Carmine Iannaccone, Art Issues
Mar 01, 1997
Although the artist’s first solo show in Los Angeles consists entirely of acrylic works on canvas, Teo González may not be a painter, since the real sensibility behind his art has less to do with painting, and more to do with the delicate conundrum of collecting. Part of the explanation for this is that his painting technique, although un-orthodox, is simple, repetitive, and intentionally formulaic. In fact, the artist probably spends more time ‘measuring’ his paint than he does applying it. González doesn’t compensate by trying to mystify the process. Everything in his work acknowledges the simple recipe that produces the effect, which quickly allows us to move on to more compelling issues.
Working with the canvas lying flat on a table, González carefully measures out tiny pools (usually no bigger than one-half inch in diameter) of liquid in a regular grid-like pattern. While these standing pools are still wet, the artist drops a smaller quantity of dark pigment into them. Because of the difference in density between the two solutions as well as the surface tension on the little puddle into which the pigment is dropped, a perfect outline forms around the perimeter of each spot at the same time that the pigment collects into a shattered nucleus at the center.
This is one of those phenomena (just one step above an outright trick, but so harmless that it remains amusing) in which, with virtually no human intervention, things order their own physical properties into patterns that invite all kinds of poetic analogies. The resulting shapes appear like organic cells of some kind, each enclosed within a perfect membrane; or eggs waiting to be fertilized; or larval forms slumbering in microscopic oblivion, waiting to hatch. What makes these comparisons irresistible is that the artist does so little to invoke them; they’re the result of the chemicals interacting independently among themselves.
And that’s also what makes them so cloying and precious. All of these comparisons are predicated upon a desire for nature to reveal itself right before our unsuspecting eyes, as though our vision could be so naïve that it didn’t read into such phenomena exactly what it already knows, and nothing more. These readings are, in other words, exercises in a kind of human vanity that wants our knowledge about things to be constantly spoken back to us by new sources in new voices, without anybody’s prompting.
González seems to know all that, since the only way to counteract thse self-indulgent halluncinations is to undo their special “uniqueness.” In a perverse way, the delicacy and fragility of the marks are the wualities that the artist works hardes to counteract. One way to do that is to produce a lot of them. On that score, González delivers. Each canvas contains exactly 10,000 marks. When you multiply that by all the panels in the show—those with light marks laid against dark grounds, those with miniature marks laid against lined grids, and those that use iridescent pigment (all works, 1996)—the figure easily reaches into the hundreds of thousands.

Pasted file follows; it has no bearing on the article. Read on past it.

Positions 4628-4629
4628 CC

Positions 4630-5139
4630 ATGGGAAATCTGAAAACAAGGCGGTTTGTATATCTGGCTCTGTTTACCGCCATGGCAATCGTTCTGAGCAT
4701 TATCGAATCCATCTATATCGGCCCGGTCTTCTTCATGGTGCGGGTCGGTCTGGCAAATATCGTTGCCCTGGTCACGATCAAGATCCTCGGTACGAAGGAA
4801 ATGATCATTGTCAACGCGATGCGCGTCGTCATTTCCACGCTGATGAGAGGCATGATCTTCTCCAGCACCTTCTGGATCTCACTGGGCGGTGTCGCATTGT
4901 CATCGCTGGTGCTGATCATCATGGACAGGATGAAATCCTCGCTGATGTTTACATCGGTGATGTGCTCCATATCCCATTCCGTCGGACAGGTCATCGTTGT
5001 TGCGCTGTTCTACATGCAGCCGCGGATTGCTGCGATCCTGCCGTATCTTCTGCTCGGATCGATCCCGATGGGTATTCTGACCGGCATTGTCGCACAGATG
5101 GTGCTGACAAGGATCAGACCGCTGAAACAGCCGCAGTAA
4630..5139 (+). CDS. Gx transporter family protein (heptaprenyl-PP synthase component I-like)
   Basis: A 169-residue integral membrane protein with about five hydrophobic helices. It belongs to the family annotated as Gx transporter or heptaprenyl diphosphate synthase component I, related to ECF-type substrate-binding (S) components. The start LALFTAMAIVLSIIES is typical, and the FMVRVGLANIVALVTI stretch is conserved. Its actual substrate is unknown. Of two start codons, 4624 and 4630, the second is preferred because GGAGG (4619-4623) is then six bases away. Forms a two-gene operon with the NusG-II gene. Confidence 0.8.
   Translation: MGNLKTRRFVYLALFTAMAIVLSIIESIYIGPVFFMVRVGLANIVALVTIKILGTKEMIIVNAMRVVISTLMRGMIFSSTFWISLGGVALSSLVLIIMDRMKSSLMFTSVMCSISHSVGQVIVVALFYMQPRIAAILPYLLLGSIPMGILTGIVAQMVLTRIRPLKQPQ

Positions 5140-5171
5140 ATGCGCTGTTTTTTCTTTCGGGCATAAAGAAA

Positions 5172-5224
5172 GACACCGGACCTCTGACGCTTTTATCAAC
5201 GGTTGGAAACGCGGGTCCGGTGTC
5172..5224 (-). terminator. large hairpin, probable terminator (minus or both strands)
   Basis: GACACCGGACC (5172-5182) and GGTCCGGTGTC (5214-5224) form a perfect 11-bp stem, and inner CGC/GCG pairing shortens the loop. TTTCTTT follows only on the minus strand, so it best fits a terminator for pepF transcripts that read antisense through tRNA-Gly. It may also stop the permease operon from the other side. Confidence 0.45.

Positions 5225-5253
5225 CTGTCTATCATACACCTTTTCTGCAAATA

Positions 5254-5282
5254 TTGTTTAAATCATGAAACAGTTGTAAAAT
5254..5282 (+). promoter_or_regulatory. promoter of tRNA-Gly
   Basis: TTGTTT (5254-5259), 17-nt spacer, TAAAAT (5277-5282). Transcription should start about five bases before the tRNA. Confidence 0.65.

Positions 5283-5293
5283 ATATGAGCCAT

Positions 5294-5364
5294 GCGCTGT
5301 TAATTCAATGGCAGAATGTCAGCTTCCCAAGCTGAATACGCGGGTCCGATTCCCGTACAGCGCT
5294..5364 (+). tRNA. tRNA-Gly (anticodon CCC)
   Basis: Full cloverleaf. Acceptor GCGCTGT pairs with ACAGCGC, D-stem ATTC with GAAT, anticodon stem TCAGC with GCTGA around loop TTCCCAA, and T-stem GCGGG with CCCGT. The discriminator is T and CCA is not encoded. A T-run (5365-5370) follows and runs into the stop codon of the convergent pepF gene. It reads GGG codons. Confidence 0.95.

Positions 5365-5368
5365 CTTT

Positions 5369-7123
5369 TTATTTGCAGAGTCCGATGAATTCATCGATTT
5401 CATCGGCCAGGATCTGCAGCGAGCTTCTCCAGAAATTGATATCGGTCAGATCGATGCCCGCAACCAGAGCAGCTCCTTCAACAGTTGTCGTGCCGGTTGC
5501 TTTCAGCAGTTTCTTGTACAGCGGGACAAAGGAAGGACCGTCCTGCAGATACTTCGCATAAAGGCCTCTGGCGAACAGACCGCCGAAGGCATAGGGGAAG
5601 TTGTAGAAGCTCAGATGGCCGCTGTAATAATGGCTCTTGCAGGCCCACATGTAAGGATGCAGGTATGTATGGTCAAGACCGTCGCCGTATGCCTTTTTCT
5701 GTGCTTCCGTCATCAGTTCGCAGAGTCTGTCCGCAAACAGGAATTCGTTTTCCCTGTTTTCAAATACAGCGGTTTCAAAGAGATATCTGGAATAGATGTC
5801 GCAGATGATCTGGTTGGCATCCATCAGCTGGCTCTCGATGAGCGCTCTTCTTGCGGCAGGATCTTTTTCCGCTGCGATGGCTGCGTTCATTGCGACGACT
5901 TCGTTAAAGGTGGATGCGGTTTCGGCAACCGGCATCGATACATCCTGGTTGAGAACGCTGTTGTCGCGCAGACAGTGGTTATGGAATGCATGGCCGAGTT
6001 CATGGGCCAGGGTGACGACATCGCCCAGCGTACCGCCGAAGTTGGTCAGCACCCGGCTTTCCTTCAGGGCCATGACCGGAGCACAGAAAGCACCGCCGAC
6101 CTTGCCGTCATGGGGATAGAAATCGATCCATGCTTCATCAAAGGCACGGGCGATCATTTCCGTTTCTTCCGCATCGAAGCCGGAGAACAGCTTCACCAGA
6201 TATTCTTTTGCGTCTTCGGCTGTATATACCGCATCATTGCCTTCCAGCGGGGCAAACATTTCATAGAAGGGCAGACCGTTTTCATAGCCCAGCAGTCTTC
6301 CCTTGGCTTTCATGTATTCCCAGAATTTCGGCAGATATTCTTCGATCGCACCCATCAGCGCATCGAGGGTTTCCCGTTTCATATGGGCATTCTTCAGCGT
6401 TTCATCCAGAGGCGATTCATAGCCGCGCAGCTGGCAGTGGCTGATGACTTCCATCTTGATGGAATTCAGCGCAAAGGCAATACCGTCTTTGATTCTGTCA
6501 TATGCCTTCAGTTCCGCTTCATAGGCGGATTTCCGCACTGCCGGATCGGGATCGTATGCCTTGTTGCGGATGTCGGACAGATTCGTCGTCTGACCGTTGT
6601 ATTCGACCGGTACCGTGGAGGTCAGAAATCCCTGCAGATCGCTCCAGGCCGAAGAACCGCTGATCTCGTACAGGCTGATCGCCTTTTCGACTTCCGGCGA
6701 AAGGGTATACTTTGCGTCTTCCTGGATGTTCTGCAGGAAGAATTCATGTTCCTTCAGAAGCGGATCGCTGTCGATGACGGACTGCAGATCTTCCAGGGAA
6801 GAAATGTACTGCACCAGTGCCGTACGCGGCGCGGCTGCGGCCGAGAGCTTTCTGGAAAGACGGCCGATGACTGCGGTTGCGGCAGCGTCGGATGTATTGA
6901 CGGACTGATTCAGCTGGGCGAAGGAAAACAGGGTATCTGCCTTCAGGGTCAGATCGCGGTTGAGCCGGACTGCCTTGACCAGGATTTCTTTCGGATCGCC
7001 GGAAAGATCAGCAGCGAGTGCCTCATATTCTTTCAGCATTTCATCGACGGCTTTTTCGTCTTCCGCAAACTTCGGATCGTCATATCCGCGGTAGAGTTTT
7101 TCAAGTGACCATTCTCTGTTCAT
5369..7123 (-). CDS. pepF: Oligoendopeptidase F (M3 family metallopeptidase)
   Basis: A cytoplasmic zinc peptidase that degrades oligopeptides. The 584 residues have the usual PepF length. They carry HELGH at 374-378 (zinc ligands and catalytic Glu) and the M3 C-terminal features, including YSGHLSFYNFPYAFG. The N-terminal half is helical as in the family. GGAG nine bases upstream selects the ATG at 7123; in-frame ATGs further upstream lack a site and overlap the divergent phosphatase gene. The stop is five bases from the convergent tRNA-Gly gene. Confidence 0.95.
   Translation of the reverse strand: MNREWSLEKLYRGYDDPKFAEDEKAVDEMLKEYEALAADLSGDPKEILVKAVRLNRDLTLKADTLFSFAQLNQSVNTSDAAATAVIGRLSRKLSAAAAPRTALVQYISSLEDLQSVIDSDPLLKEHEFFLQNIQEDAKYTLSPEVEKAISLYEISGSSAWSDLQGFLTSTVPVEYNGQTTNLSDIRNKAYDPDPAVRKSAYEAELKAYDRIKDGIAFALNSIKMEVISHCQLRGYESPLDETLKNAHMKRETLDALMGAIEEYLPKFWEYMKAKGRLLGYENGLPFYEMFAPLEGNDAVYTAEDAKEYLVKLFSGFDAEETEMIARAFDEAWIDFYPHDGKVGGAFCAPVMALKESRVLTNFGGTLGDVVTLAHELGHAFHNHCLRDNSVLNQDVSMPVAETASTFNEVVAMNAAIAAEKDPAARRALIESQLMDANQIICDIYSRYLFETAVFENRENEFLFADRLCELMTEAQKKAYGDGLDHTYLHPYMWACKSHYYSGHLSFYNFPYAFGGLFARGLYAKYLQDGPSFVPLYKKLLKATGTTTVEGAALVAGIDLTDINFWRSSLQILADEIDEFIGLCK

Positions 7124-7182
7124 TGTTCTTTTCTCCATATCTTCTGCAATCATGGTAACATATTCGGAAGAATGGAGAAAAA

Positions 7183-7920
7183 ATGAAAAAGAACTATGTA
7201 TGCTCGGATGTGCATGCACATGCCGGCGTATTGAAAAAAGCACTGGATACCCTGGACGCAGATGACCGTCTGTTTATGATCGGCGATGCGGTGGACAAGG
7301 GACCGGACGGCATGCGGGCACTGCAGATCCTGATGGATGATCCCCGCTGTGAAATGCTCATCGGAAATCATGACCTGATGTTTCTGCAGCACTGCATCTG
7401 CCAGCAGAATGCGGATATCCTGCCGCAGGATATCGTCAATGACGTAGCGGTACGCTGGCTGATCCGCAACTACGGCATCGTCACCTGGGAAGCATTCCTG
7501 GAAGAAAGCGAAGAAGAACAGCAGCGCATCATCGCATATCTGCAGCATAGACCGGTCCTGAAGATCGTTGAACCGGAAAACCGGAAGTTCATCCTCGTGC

From this numerical point of view, the work speaks to the profligate side of nature, its brute excess and sheer waste. If each cell represents a seed or embryonic form, their daunting number reminds us that mother nature not only eats all of her children, she destroys most of them long before they’re even born. Historically, this is a lesson that has produced a concomitant reaction fro humans: the scientific catalogue. By naming, numbering, and classifying into species, subgenera, genera, etcetera, we try to calm nature’s unruliness and contain its excesses. Science carries this process on today through the classification of DNA.
Like DNA, each of the marks in González’s paintings is a self-determined form, and so, in some way, “natural.” The paintings themselves are, in the end, catalogues of these marks. As such, they enforce two ways of looking. Up close, we are invited to relish the unique quality of each component. From further back, we are meant to see the order that governs the totality and the forces that contribute to its evolution. These are the vectors along which any collector is impelled, whether it be the naturalist collecting flora and fauna, or the connoisseur collecting paintings and sculpture. Given that his curious marks tap into both realms, González has created a situation in which these two species of collecting find an unlikely, but revealing, common ground.